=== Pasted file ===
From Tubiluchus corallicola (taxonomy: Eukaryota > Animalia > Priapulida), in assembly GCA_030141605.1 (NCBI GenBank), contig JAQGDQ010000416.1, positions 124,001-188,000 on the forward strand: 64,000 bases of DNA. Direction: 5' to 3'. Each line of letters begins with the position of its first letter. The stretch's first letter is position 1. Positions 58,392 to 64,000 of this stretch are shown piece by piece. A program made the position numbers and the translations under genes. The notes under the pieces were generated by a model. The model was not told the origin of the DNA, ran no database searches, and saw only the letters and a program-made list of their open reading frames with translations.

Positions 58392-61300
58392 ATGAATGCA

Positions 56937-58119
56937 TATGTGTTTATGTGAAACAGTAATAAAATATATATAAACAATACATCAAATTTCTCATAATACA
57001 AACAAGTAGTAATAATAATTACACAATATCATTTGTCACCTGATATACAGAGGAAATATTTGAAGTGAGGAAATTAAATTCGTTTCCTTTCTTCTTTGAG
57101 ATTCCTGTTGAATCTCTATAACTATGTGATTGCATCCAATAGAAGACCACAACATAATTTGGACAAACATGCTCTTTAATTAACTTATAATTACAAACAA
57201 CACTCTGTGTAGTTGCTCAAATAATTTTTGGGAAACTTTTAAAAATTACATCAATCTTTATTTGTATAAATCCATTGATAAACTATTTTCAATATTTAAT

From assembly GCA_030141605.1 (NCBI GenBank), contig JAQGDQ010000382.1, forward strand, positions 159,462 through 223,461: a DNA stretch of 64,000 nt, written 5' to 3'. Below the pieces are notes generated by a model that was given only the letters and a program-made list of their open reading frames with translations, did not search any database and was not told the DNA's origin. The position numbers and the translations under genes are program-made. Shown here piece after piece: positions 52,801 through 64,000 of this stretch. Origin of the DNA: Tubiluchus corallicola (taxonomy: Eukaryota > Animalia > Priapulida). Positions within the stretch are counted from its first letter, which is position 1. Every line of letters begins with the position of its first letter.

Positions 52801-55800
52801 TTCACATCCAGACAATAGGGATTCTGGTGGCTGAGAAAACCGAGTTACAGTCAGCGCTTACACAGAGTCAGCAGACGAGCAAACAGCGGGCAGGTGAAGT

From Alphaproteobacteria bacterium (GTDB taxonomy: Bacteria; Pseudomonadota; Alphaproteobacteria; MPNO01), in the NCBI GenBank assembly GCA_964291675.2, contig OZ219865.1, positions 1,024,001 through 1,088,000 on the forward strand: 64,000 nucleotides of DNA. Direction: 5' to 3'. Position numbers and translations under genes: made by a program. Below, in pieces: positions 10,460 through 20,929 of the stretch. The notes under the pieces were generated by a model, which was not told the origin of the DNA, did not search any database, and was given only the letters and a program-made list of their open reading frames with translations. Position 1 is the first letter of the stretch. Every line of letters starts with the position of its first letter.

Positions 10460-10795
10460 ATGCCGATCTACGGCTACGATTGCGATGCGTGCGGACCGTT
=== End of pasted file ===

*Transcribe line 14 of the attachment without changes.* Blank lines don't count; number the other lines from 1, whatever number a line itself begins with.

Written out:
10460 ATGCCGATCTACGGCTACGATTGCGATGCGTGCGGACCGTT